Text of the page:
The ins and outs of birth away from home
So you’re new in town, and have just found out you’re pregnant? Wait, no, that was me last year. I arrived in Beijing with three kids in tow and no plans for a fourth. When I noticed that familiar nauseous feeling, I wondered: Where in the heck could I get a pregnancy test? Soon, I had joined that not-so-elite group of foreigners who get to experience the ups and downs of pregnancy, delivery and all things post-partum in Beijing.
In the Beginning
When you’re pregnant, you can never have too much information. Unfortunately, most moms agree that they aren’t able to find pregnancy books here. If it’s your first pregnancy, borrow books from friends, buy books online, or subscribe to a site like BabyCenter.com, which sends you weekly updates on your pregnancy.
While you’re gathering information, your doctors will begin gathering their own information, through a seemingly never-ending series of tests, including blood work, urinalysis and ultrasound. “We follow what the Australian, English and American colleges recommend for screening tests,” says Warren Brooks, an obstetrician with Beijing United Family Hospital, or BJU. “We occasionally do different tests according to where the patient is from. For example, France and England have different requirements, so someone from France might want a different screening test than someone from England, and we can do that.”
Once you’re convinced that the baby is healthy, you’ll likely turn your attention to another important topic: What to wear for the next few months? The biggest complaint of moms with healthy pregnancies seems to be the dearth of maternity clothes in the city. Says Dibby Whale, who gave birth to son Lysander at BJU, “Most clothes are useless here. I took some maternity trousers of mine to the tailor and had copies made.” Maternity wear is available at high-end malls around town, but many moms ship clothes from home.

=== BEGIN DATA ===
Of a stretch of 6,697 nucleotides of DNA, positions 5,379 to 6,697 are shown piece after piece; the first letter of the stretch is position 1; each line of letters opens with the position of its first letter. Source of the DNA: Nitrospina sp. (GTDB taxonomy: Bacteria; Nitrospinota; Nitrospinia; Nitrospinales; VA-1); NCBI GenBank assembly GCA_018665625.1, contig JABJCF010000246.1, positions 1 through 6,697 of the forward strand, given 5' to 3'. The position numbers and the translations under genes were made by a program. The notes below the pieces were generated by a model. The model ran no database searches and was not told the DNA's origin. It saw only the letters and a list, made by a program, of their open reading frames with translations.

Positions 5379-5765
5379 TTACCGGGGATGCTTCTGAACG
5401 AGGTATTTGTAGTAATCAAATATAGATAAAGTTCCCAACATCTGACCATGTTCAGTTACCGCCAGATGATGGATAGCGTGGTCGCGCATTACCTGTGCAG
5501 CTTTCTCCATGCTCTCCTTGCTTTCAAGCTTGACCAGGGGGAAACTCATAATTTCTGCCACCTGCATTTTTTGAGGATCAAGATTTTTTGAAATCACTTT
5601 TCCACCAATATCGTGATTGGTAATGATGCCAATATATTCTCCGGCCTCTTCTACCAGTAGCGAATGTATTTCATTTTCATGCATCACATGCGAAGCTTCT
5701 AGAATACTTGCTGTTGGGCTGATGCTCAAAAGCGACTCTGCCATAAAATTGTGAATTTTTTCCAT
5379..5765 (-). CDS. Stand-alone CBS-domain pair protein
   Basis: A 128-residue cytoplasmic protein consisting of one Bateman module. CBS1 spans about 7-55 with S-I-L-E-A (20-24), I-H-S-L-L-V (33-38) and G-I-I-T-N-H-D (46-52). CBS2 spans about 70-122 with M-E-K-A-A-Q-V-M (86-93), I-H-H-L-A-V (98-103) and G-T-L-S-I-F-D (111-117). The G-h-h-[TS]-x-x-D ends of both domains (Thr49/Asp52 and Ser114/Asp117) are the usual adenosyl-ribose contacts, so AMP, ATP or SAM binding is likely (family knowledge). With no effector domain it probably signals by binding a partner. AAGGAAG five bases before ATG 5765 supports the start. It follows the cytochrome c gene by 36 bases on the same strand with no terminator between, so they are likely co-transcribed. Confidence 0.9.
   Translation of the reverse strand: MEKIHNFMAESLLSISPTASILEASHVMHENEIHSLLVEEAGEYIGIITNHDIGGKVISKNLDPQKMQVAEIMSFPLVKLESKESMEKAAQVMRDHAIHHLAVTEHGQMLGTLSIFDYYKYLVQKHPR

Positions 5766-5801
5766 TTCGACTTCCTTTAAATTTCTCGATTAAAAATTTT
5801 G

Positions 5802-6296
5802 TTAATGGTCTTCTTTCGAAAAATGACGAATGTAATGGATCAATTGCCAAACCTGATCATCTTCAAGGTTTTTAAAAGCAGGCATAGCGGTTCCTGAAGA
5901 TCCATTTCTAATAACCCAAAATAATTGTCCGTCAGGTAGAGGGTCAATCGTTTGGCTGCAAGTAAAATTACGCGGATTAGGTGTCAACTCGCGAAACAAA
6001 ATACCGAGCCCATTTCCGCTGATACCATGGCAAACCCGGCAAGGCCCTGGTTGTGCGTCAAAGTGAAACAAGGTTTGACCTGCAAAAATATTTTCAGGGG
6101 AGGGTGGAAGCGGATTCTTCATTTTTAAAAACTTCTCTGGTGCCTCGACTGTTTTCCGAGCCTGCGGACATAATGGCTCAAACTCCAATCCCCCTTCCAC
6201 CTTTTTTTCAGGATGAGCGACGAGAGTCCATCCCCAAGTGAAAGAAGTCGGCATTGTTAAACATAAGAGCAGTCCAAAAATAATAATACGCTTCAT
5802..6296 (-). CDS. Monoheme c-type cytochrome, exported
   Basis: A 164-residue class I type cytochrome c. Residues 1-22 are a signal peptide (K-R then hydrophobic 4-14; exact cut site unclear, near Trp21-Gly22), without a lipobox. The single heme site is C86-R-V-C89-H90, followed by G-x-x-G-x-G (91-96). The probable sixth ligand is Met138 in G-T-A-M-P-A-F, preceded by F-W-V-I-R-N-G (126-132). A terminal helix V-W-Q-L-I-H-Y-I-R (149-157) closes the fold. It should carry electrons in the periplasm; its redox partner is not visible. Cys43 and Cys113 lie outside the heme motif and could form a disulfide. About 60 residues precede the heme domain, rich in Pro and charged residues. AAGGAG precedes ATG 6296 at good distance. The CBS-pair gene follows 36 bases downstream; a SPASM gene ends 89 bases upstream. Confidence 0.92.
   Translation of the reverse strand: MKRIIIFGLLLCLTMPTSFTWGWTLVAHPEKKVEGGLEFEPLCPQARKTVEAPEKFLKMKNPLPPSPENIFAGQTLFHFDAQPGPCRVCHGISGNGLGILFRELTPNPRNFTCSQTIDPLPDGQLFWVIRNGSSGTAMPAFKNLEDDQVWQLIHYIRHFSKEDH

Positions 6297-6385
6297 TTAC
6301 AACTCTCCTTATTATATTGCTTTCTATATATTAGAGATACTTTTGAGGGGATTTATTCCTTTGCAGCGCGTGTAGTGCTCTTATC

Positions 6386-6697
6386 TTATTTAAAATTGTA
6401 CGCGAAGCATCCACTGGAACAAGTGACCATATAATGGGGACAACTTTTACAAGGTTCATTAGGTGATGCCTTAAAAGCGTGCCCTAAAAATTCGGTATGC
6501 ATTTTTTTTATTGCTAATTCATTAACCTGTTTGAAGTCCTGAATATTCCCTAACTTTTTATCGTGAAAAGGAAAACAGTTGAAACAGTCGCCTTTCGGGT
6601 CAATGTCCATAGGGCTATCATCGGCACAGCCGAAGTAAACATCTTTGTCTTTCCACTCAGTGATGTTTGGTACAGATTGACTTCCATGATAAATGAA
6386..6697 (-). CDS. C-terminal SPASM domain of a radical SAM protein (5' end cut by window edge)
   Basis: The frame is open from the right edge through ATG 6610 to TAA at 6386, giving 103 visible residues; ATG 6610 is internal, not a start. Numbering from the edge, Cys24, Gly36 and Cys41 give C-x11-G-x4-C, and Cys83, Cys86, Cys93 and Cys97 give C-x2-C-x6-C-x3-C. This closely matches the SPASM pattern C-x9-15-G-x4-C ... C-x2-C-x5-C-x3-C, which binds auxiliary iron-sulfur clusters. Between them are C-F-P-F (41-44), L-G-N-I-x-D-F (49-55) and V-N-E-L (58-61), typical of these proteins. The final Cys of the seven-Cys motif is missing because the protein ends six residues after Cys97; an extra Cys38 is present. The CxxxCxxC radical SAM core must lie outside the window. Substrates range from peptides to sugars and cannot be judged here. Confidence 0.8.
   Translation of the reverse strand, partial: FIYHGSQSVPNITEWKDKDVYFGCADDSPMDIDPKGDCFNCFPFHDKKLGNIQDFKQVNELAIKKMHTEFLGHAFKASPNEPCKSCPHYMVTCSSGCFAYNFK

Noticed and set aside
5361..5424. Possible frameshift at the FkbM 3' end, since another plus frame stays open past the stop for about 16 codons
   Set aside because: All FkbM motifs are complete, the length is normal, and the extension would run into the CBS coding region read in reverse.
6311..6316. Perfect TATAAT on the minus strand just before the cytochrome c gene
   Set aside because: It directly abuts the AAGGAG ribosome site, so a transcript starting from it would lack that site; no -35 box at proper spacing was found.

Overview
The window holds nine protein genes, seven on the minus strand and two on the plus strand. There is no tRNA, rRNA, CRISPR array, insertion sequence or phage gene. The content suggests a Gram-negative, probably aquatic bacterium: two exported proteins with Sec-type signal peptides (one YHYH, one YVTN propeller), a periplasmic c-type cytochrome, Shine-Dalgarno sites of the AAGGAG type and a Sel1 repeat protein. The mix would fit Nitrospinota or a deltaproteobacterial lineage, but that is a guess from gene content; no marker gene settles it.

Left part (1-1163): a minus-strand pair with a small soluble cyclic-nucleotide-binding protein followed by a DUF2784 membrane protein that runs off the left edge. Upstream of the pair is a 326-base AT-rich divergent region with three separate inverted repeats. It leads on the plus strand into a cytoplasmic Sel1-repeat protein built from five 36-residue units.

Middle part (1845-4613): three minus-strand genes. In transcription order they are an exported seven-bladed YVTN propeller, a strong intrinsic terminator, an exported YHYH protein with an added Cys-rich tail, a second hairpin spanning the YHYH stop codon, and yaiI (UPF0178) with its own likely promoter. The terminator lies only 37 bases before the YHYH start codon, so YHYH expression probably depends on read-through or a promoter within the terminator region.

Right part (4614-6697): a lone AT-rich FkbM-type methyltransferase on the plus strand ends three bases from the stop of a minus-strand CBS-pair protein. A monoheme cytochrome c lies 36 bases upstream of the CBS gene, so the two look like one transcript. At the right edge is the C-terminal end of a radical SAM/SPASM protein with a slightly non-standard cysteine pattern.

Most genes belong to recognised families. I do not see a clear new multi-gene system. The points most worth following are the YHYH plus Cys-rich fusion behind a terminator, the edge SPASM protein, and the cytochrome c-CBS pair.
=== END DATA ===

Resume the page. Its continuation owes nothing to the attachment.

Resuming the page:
The Big Day
With around 500 babies delivered every year, BJU is the area powerhouse hospital – but you do have other options. First-time mom Elina Viitaniemi, a Finnish citizen who lives on the west side of Beijing, chose American-Sino Hospital because it was cheaper and closer to her house. “You end up going to the hospital a lot for checkups and tests, so convenience is a factor,” she explains. “When you finally start labor, you don’t want to spend hours stuck in traffic.” Because of the hospital’s smaller size, Viitaniemi has gotten to know the staff well.
Moms who choose to give birth at BJU give high marks to the hospital’s birthing suites and staff – most find the level of care comparable to that in Western countries, although different. “Nursing care wasn’t what I expected. I constantly had to ask for something to be done, which isn’t like me at all since I know what it’s like to have a demanding patient,” says Sharon Hill, a Canadian nurse who gave birth at BJU. “Plus, the nurse was very hesitant to let me shower after my delivery. My husband had to give me a bed bath. The next morning, I snuck into the shower like a criminal.”
Sarah Chandler, who gave birth here in May, points out that nurses in China serve a different role than in Western hospitals. “They aren’t really there as patient advocates,” says Chandler. “You need to ask for what you need after you have the baby. If you want an icepack, you have to ask. If you need a painkiller, you have to ask.”
The nurses generally speak English, but the stress of labor means there might be some hiccups in communication. Says Chandler, “Even though the nursing staff spoke excellent English, there was a communication barrier, partly because I was having a baby and not wholly in my right mind.” She found the epidural unnerving because she had difficulty understanding some instructions during the delicate procedure.
Expats who don’t speak either English or Chinese should ask in advance about interpreter services during birth. Beijing United has Spanish, Japanese and Russian interpreters on staff in patient services, and may be able to accommodate other language speakers, too. Sometimes, everything just falls into place. One Japanese mom went into labor six weeks early, and the OB on call was one she had never met before. To her surprise, the OB spoke Japanese, making the experience much easier.